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Rapid evolution of a skin-lightening allele in southern African KhoeSan.

  • Author(s): Lin, Meng
  • Siford, Rebecca L
  • Martin, Alicia R
  • Nakagome, Shigeki
  • Möller, Marlo
  • Hoal, Eileen G
  • Bustamante, Carlos D
  • Gignoux, Christopher R
  • Henn, Brenna M
  • et al.
Abstract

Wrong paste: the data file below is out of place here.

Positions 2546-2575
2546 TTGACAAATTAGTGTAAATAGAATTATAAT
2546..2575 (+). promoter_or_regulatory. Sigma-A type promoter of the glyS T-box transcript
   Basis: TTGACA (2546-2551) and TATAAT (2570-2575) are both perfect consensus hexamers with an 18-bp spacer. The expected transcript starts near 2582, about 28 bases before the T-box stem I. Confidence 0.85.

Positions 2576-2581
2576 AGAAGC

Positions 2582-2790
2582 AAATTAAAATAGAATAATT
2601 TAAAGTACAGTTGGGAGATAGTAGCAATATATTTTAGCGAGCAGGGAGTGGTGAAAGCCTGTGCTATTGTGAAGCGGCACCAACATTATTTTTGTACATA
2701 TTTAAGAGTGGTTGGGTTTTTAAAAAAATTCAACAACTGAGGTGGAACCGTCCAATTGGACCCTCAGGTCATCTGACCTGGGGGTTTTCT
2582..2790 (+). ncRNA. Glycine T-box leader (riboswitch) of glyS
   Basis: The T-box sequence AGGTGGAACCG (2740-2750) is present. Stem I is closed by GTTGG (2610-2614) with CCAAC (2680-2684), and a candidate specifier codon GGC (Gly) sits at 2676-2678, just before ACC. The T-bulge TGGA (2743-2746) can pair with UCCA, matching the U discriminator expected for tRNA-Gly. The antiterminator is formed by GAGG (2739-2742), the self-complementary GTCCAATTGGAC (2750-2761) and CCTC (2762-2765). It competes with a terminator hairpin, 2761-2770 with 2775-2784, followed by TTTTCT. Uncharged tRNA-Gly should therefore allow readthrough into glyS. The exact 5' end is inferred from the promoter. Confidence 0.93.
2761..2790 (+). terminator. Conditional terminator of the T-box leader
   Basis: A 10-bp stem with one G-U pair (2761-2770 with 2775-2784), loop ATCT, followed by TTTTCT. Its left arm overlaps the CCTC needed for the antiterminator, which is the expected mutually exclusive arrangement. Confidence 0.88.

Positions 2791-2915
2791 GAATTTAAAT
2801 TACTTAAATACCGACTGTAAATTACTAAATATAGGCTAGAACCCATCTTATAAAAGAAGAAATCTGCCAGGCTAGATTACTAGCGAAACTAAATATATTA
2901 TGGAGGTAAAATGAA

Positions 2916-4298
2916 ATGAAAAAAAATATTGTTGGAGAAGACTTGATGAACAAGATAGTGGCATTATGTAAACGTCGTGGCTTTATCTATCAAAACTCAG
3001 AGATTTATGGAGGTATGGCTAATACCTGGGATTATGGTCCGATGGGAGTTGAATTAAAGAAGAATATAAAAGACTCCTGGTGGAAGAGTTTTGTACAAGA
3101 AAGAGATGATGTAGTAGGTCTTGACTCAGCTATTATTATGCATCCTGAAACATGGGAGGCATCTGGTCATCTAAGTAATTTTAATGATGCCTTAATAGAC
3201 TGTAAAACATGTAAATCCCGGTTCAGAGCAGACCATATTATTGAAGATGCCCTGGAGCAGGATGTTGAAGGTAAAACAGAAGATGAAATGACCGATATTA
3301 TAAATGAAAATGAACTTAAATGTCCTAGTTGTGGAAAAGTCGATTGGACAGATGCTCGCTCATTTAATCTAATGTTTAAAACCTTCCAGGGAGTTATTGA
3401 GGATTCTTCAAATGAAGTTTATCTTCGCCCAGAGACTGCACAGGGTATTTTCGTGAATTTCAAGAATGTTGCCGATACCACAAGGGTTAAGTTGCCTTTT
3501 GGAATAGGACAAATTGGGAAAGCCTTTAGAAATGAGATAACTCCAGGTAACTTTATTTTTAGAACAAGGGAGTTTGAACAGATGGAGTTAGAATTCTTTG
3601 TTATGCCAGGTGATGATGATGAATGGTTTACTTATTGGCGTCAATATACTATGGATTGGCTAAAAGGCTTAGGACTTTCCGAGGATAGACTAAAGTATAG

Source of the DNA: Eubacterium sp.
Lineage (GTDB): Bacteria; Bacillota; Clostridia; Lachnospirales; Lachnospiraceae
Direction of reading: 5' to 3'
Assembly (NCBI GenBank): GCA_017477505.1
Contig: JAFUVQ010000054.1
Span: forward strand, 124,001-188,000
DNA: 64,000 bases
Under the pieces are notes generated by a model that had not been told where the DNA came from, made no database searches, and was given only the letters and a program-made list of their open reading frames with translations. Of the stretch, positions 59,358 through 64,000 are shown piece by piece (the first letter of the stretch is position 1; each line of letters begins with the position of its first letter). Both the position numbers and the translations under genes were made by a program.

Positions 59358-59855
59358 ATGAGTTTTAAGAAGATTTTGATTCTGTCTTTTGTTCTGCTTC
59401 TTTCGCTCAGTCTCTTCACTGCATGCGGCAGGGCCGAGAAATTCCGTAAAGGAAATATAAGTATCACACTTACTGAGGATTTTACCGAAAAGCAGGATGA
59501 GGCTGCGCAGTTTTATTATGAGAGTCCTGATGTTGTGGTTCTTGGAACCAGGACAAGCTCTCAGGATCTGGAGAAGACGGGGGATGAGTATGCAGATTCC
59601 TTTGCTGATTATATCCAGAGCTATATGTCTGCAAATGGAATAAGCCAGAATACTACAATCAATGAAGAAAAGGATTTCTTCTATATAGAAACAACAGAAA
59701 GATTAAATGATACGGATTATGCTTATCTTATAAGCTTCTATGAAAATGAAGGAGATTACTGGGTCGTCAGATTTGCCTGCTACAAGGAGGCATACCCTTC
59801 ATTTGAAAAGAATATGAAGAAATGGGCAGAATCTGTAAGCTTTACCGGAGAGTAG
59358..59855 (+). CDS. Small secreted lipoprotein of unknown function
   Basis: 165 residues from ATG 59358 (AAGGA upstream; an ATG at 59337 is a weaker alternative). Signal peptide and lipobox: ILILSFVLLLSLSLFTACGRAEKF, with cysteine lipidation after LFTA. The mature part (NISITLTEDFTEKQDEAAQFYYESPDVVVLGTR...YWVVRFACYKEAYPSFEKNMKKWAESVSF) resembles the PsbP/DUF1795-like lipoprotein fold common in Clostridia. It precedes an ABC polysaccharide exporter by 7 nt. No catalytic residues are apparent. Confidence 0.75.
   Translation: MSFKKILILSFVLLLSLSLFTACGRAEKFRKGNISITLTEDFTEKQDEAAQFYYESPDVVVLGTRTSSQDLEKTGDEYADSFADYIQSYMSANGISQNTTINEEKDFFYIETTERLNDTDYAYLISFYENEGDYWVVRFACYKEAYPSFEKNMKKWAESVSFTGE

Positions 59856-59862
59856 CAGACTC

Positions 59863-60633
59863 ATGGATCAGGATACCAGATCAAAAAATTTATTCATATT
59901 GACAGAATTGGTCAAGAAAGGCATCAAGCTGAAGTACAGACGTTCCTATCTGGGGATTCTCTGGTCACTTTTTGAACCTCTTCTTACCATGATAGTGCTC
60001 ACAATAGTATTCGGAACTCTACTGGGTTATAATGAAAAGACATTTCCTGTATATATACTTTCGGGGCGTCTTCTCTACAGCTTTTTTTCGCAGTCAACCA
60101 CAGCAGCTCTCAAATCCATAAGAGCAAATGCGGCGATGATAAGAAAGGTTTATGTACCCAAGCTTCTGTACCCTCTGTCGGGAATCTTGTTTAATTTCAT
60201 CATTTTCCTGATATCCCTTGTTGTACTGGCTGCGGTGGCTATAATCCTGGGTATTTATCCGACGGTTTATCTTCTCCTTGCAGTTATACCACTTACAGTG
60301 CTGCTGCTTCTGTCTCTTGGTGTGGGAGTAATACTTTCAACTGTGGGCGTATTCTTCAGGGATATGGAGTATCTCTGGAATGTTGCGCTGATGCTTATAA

Skin pigmentation is under strong directional selection in northern European and Asian populations. The indigenous KhoeSan populations of far southern Africa have lighter skin than other sub-Saharan African populations, potentially reflecting local adaptation to a region of Africa with reduced UV radiation. Here, we demonstrate that a canonical Eurasian skin pigmentation gene, SLC24A5, was introduced to southern Africa via recent migration and experienced strong adaptive evolution in the KhoeSan. To reconstruct the evolution of skin pigmentation, we collected phenotypes from over 400 ≠Khomani San and Nama individuals and high-throughput sequenced candidate pigmentation genes. The derived causal allele in SLC24A5, p.Ala111Thr, significantly lightens basal skin pigmentation in the KhoeSan and explains 8 to 15% of phenotypic variance in these populations. The frequency of this allele (33 to 53%) is far greater than expected from colonial period European gene flow; however, the most common derived haplotype is identical among European, eastern African, and KhoeSan individuals. Using four-population demographic simulations with selection, we show that the allele was introduced into the KhoeSan only 2,000 y ago via a back-to-Africa migration and then experienced a selective sweep (s = 0.04 to 0.05 in ≠Khomani and Nama). The SLC24A5 locus is both a rare example of intense, ongoing adaptation in very recent human history, as well as an adaptive gene flow at a pigmentation locus in humans.

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